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WOODY

BIOMASS
ENERGY
LOCAL RENEWABLE FUEL FOR
COMMERCIAL, INSTITUTIONAL
AND INDUSTRIAL FACILITIES
LOCAL LEADERSHIP
“Massachusetts has become a national leader in the development and implementation of renewable energy
technologies. We are moving forward with solar, wind and bioenergy programs that will curb greenhouse gas
emissions, reduce energy costs, and tap the economic potential of the rapidly growing clean energy sector.”

Ian Bowles
Secretary, Executive Office of Energy and Environmental Affairs

“Biomass is an important and often over looked renewable energy resource for Massachusetts. We have abun-
dant woody biomass resources that can produce electric power, thermal energy, and biofuels. Utilizing these
resources sustainably will help us meet our renewable energy and climate goals and create substantial economic
development and job opportunities, particularly in our rural communities.”

Philip Giudice
Commissioner, Division of Energy Resources
“Massachusetts forests are a precious resource for the Commonwealth and must be carefully managed for eco-
logical, economic and social values. Biomass energy creates markets for low value wood that can be managed
using our nation-leading sustainable forestry practices to promote forest health and growth.”

Richard K. Sullivan Jr.


Commissioner, Department of Conservation and Recreation

“There is a growing interest in the use of biomass energy in Massachusetts for power plants and institutional
applications. With advanced conversion technologies and appropriate environmental controls, biomass can
offer clean renewable energy and substantial climate benefits compared with fossil fuels.”

Laurie Burt
Commissioner, Department of Environmental Protection

ACKNOWLEDGMENTS
This brochure was prepared as part of the Massachusetts Sustainable Forest Bioenergy Initiative. Principal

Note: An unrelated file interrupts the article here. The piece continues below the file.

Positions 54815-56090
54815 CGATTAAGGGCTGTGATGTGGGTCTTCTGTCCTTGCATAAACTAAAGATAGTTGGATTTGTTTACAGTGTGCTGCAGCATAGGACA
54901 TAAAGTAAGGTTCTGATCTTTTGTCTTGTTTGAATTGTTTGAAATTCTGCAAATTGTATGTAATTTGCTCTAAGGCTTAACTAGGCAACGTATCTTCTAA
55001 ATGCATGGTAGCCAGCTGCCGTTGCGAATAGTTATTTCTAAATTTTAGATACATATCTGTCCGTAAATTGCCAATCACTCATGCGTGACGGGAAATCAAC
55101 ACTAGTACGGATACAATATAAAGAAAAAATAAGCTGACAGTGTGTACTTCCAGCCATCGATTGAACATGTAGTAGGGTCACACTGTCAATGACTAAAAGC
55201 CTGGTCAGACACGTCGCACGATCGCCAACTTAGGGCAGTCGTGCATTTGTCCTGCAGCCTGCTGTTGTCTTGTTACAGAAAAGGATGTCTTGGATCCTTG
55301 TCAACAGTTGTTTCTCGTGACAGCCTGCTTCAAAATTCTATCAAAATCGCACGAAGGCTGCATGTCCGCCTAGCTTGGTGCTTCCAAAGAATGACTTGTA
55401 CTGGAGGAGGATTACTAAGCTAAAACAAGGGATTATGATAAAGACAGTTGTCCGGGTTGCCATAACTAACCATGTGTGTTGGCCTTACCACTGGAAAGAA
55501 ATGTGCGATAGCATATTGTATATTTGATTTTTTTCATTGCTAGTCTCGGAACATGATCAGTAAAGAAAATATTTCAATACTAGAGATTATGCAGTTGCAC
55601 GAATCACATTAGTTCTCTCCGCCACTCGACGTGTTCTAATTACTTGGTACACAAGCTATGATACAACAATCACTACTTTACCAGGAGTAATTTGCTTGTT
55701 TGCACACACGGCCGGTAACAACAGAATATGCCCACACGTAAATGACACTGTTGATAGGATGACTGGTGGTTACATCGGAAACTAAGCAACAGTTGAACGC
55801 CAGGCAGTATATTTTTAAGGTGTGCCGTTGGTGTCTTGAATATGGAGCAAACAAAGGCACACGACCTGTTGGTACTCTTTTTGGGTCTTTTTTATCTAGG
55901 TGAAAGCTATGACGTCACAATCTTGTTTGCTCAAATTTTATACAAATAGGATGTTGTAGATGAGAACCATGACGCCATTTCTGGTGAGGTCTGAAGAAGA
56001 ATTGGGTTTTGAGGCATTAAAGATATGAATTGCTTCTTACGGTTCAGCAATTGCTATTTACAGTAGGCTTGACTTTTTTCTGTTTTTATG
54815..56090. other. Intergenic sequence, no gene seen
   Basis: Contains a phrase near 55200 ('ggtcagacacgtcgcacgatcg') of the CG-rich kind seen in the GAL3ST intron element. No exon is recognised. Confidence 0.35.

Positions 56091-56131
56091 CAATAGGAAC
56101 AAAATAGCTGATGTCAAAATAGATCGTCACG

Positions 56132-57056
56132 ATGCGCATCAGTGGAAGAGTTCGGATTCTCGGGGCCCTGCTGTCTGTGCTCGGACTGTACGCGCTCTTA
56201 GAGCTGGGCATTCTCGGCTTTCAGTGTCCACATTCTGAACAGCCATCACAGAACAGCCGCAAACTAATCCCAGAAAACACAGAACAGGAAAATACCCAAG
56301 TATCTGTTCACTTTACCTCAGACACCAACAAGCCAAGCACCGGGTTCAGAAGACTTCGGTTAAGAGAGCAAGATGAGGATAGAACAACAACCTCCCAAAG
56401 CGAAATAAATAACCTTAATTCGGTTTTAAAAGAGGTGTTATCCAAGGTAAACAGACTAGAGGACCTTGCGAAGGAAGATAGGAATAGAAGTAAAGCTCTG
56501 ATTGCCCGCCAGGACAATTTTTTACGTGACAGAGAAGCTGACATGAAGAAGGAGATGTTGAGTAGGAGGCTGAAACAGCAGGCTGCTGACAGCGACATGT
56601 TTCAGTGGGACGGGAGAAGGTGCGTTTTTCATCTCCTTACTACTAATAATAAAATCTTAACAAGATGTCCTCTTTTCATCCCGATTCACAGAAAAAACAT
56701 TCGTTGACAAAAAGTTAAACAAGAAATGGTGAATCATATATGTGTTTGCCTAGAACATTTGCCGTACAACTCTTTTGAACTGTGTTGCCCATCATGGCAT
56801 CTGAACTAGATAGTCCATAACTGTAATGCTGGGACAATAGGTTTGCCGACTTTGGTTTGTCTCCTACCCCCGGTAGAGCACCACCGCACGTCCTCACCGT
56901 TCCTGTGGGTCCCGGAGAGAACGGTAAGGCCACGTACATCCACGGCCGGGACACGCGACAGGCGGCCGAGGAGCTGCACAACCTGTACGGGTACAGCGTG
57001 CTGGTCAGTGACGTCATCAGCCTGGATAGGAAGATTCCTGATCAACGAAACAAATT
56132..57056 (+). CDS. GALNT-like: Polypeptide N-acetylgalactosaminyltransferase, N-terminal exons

authors were Ben Urquhart, Biomass Specialist and Gordon Boyce, Marketing and Utilization Forester within
the Bureau of Forest Fire Control of the Department of Conservation and Recreation. This work is funded in
part through a grant awarded by the Wood Education and Resource Center, Northeastern Area State and
Private Forestry, Forest Service, U.S. Department of Agriculture (Award number 06-DG-298). Additional
funding was provided by the U.S. Department of Energy and the Massachusetts Technology Collaborative,
Renewable Energy Trust. As the result of tax supported grant monies, this work is not protected by copyright
and may be freely reproduced with appropriate source attribution.

Special thanks are due to the Flexible Energy Communities Initiative, the Biomass Energy Resource Center,
and Innovative Natural Resource Solutions, LLC.

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WHY WOOD?
Biomass refers to any biological material that can be producing the wood remains forested and is allowed
used for energy, which includes corn, manure, algae, the opportunity to grow, the net greenhouse gas
and other feedstocks that can be burned as solids or emissions of wood-burning systems are much less than
converted to liquid fuels. Here in New England, the those generated by burning fossil fuels. The carbon